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amother




OP


Post  Fri, Sep 06 2019, 1:18 pm
So posting anon because I don't want connections to be made.

My husband is in school right now and he met a few non-religious guys who expressed interest in coming to our house for a Friday night shabbat meal. We invited them this week.

One of the guys just called my husband and asked if his girlfriend can come for the meal as well, she's in town and she'd like to come. His girlfriend is not Jewish, but she is going to convert soon. We said "yes."

Now here comes the problem, the other guy also has a significant other and we feel like if we don't extend and invitation he will be hurt. But....he would be bringing his boyfriend since he's gay.

Issues:
1. I don't want a gay couple at my shabbos table
2. I think the boyfriend is actually vegetarian, so now when I get home from work erev shabbos I have to figure out what to make (suggestions?)

I will caveat this by saying that my kids are way too young to notice anything strange and I've met both couples before and they are very fine people so I don't expect any PDA at the table etc.
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Metukah




 
 
 


Post  Fri, Sep 06 2019, 1:21 pm
You're amazing for even posting this question.

There's no way I'd agree to have someone not Jewish (unless in process of orthodox conversion) or a gay couple at my shabbos table. I'd freak out trying to find a way to get out of it.

Good luck.
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cm




 
 
 


Post  Fri, Sep 06 2019, 1:26 pm
Invite the boyfriend.

Assuming that some of the side dishes don't have meat, he'll be fine. No one would expect a separate meal to be prepared, especially at the last minute.
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amother




Tan


Post  Fri, Sep 06 2019, 1:29 pm
This is totally cultural. I'm Lubavitch and while my kids are too young to have any concept of gay marriage, it doesn't faze me at all to host a gay couple especially if they are respectful. But that's because I grew up with a shlichus mentality and we had way stranger guests than gay couples.
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amother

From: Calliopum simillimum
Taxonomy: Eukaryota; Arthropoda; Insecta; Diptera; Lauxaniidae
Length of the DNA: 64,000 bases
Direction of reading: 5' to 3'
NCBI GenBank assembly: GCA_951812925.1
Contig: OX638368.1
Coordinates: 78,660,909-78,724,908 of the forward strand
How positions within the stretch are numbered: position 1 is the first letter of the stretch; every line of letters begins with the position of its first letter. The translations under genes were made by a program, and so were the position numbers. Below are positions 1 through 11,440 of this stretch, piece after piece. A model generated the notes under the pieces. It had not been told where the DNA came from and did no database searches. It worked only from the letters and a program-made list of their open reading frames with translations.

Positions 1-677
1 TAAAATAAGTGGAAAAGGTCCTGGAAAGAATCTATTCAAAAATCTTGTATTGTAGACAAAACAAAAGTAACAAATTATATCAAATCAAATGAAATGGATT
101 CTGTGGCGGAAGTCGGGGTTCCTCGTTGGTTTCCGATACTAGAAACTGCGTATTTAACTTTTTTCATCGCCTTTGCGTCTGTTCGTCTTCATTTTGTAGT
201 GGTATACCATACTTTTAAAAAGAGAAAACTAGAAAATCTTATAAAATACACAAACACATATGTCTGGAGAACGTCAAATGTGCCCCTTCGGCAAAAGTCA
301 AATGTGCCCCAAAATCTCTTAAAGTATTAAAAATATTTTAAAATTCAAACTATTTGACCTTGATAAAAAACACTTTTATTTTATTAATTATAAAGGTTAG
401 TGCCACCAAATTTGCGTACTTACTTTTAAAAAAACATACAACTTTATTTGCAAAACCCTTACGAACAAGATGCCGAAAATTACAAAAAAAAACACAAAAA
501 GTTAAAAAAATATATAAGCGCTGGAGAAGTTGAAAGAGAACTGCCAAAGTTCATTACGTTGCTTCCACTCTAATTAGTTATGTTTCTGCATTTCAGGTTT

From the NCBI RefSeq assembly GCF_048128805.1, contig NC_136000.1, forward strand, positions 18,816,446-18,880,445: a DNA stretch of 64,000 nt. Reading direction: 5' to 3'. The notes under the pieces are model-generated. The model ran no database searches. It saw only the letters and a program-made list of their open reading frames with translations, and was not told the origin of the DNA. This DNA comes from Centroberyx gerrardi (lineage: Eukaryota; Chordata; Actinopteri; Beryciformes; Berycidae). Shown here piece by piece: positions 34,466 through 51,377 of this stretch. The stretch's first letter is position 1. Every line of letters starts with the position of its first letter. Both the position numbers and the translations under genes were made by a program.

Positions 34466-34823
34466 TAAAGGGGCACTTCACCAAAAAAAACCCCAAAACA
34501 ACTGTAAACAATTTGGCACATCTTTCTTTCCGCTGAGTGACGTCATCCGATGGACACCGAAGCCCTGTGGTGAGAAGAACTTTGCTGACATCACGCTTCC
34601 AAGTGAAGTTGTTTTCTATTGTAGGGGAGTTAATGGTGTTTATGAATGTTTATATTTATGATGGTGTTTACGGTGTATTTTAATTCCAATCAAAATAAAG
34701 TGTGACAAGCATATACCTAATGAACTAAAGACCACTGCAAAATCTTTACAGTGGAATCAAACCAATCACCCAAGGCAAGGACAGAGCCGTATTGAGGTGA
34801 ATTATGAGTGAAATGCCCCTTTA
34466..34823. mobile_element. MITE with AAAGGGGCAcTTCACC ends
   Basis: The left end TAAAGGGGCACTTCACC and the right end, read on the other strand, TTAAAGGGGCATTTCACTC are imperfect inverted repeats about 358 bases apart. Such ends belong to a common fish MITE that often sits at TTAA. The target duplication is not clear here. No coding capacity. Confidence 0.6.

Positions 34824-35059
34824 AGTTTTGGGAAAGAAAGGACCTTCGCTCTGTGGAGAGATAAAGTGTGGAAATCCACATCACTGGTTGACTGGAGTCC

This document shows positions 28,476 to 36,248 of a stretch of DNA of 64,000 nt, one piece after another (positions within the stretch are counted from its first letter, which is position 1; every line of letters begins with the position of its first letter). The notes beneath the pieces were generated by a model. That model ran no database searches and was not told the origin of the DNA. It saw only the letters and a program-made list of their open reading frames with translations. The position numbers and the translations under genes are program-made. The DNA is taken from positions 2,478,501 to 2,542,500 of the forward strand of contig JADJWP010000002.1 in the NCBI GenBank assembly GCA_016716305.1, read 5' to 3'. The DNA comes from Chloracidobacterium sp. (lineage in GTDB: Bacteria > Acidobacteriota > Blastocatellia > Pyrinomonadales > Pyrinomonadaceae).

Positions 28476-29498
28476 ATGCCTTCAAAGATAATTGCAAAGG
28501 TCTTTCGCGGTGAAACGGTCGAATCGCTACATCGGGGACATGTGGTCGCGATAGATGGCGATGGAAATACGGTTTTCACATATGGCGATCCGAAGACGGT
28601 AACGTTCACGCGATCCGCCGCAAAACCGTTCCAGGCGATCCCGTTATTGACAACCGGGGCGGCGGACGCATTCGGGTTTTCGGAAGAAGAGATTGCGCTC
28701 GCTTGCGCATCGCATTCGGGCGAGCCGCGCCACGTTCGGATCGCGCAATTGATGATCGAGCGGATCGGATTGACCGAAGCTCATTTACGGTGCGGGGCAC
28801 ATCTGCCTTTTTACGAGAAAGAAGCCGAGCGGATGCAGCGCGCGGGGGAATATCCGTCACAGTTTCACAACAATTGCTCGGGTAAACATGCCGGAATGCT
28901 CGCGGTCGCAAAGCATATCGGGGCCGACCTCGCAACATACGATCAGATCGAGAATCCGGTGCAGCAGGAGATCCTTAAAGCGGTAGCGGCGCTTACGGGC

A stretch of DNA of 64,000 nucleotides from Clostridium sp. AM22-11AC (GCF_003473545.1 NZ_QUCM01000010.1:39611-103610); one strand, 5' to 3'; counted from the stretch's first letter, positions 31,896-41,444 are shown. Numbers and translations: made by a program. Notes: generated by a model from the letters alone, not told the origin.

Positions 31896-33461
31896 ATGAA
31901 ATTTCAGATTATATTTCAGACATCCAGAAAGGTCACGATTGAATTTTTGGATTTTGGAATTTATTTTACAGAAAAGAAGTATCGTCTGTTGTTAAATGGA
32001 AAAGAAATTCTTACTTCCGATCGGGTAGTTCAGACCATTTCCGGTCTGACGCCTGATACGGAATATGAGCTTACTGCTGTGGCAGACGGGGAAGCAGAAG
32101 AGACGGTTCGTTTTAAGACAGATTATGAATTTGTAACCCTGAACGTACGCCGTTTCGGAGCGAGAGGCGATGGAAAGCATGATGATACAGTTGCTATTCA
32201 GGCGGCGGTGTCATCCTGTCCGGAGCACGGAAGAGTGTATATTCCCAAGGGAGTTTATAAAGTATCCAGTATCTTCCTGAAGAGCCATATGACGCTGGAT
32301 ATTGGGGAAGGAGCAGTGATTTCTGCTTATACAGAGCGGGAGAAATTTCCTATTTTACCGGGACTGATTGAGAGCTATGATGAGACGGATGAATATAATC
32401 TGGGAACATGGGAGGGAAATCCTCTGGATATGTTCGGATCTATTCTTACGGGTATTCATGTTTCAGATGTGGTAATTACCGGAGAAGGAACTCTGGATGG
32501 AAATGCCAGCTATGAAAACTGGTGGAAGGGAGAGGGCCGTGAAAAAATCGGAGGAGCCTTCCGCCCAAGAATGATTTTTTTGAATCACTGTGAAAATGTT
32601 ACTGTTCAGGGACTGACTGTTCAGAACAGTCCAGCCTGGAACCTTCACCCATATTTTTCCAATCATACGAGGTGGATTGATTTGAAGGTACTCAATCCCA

Beige


Post  Fri, Sep 06 2019, 1:41 pm
amother [ OP ] wrote:
So posting anon because I don't want connections to be made.

My husband is in school right now and he met a few non-religious guys who expressed interest in coming to our house for a Friday night shabbat meal. We invited them this week.

One of the guys just called my husband and asked if his girlfriend can come for the meal as well, she's in town and she'd like to come. His girlfriend is not Jewish, but she is going to convert soon. We said "yes."

Now here comes the problem, the other guy also has a significant other and we feel like if we don't extend and invitation he will be hurt. But....he would be bringing his boyfriend since he's gay.

Issues:
1. I don't want a gay couple at my shabbos table
2. I think the boyfriend is actually vegetarian, so now when I get home from work erev shabbos I have to figure out what to make (suggestions?)

I will caveat this by saying that my kids are way too young to notice anything strange and I've met both couples before and they are very fine people so I don't expect any PDA at the table etc.


If you can put aside your personal discomfort, he will just be another guy at the table. As for food for him, you can stop by any deli and pick up a veggie dish or two to eliminate the extra work for you.
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amother




OP


Post  Fri, Sep 06 2019, 1:49 pm
Thank you all for the input!

Yes, I think I will be able to get over it, just not really something I ideally wanted at my shabbos table.